Support for an increased minimum wage is a prime example of how often well-intentioned legislation has unforeseen and undesirable consequences. Support for a higher minimum wage law is justified as a means to help the poor, which in itself is a noble cause worth supporting. Without looking into the economics of minimum wage legislation it is reasonable for one to conclude that raising the amount employers are required to pay their workers would serve to help the poor because they are the workers whose wage is the lowest. This flawed logic has lead to most people believing that at least some sort of minimum wage is necessary; causing a debate on what is a just minimum wage instead of debating if there should be any minimum wage at all. The real result of instituting minimum wage legislation is an overreach by government in the private affairs of citizens that harms everyone.
It is not uncommon for supporters of a minimum wage to label their opponents as being the enemy of the poor. However, this claim could not be farther from the truth. Increases in the minimum wage hurt the poor in two major ways; a higher cost of living and a lower demand for low-skilled labor. A 2004 review of more than 20 minimum wage studies looking at price effects found that a 10 percent increase in the U.S. minimum wage raises food prices by up to 4 percent. This rise in price is especially harmful to the poor because they spend a higher percentage of their income on food than wealthier households do. A higher minimum wage also decreases the ability of businesses to hire low-skilled workers. This harms the poor because it makes less entry level jobs available, so it is more difficult for a young person from a poor household to gain skills in the workforce in order to escape poverty. This is well summarized by Nobel Prize winning economist Milton Friedman when he says, “The minimum wage law is most properly described as a law saying employers must discriminate against people who have low skills.” This legislatively forced discrimination provides yet another obstacle for the poor to overcome when trying to escape poverty.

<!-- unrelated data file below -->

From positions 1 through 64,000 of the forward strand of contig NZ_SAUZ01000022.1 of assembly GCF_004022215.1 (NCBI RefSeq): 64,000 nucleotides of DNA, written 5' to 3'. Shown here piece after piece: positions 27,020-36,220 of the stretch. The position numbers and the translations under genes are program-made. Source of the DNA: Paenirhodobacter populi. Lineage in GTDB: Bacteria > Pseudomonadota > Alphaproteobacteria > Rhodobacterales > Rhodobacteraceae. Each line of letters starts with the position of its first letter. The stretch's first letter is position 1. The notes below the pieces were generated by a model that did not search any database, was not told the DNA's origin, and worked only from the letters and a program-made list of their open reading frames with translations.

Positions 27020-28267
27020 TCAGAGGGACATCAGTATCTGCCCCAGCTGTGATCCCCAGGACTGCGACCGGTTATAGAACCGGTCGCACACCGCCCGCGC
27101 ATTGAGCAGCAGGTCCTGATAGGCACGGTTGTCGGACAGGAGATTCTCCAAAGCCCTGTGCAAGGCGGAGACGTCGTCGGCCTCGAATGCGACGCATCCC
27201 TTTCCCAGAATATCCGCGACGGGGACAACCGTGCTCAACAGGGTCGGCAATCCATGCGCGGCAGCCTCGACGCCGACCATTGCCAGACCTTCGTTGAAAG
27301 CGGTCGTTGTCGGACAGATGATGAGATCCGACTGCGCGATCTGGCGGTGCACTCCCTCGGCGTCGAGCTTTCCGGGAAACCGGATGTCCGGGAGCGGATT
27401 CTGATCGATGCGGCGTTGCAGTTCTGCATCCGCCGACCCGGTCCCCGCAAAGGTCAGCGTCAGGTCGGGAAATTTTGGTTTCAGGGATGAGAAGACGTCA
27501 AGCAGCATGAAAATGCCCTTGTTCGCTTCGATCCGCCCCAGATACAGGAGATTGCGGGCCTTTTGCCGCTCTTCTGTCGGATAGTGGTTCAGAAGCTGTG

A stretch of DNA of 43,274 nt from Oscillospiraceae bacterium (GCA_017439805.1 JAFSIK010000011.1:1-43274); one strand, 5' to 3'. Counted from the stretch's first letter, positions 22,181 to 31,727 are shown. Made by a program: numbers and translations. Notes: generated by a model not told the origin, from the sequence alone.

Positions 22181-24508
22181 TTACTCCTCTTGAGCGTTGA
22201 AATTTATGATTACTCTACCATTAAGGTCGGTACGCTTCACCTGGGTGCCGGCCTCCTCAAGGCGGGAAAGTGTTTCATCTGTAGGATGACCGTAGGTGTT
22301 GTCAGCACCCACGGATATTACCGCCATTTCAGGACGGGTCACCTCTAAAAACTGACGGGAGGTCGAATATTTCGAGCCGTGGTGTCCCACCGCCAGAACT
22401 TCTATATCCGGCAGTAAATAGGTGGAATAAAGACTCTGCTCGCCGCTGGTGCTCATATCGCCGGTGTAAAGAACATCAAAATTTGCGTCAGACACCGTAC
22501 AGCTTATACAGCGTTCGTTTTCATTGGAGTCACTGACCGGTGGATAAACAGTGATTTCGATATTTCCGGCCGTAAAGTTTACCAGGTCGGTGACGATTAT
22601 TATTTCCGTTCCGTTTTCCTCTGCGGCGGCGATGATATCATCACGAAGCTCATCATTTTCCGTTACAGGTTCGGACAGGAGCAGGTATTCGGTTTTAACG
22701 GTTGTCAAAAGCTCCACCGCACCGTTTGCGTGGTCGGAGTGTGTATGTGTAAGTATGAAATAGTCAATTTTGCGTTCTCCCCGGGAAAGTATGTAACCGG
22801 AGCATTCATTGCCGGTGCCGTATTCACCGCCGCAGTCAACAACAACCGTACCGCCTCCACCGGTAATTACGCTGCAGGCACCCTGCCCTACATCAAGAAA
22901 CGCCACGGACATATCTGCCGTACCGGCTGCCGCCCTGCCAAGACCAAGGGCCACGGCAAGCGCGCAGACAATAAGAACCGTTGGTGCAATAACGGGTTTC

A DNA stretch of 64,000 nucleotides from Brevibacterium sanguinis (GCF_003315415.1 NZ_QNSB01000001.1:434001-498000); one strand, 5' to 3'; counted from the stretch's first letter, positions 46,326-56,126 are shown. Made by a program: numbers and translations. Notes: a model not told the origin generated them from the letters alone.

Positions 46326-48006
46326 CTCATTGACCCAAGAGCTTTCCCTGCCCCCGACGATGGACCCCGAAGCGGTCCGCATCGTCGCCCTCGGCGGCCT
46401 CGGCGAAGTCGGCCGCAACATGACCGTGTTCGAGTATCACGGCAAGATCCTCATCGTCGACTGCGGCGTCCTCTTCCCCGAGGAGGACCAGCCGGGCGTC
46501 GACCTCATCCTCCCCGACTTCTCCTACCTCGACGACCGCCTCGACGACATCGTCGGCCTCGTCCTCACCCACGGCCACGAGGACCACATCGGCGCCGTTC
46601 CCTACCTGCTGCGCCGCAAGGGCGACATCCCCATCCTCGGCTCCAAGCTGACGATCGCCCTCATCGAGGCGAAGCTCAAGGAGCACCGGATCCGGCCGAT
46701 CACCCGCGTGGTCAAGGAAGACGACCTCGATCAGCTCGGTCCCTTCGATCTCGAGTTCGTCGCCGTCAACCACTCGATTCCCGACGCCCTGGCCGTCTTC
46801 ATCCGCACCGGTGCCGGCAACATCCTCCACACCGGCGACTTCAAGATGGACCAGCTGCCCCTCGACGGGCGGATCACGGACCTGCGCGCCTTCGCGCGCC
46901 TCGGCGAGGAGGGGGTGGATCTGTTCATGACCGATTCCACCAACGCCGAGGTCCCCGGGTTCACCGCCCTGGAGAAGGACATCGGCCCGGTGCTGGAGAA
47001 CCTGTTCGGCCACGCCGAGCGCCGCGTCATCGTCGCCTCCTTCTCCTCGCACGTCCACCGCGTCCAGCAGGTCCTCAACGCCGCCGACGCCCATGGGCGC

Another attack that supporters of the minimum wage use is claiming that those who do not support an increase in the minimum wage are supporters of “big business.” This is also a ridiculous claim as big businesses such as Walmart are staunch supporters of minimum wage legislation. The reason big business supports minimum wage laws is because large businesses know that they are able to afford to pay their employees a higher wage while small businesses that also have to comply with the minimum wage laws cannot afford to pay their employees as much. The increased cost of labor causes smaller businesses to close which helps to eliminate competition for bigger businesses. In truth, supporting a raise in the minimum wage is pro big business while at the same time being destructive to small businesses.
Even going beyond economics and data, the minimum wage can be viewed as a moral issue. Supporters of the minimum wage often claim the moral high ground and believe they are helping people by mandating what wage an individual can work for. In reality, they are the immoral ones by not allowing people to freely choose what wage to work for. Minimum wage legislation undermines personal freedom while at the same time harming the people it intends to help. To summarize, as Milton Friedman once said, “The real tragedy of minimum wage laws is that they are supported by well-meaning groups who want to reduce poverty. But the people who are hurt most by higher minimums are the most poverty stricken.”
 Sara Lemos, “The Effect of the Minimum Wage on Prices,” Institute for the Study of Labor (Germany), Discussion Paper no. 1072, March 2004.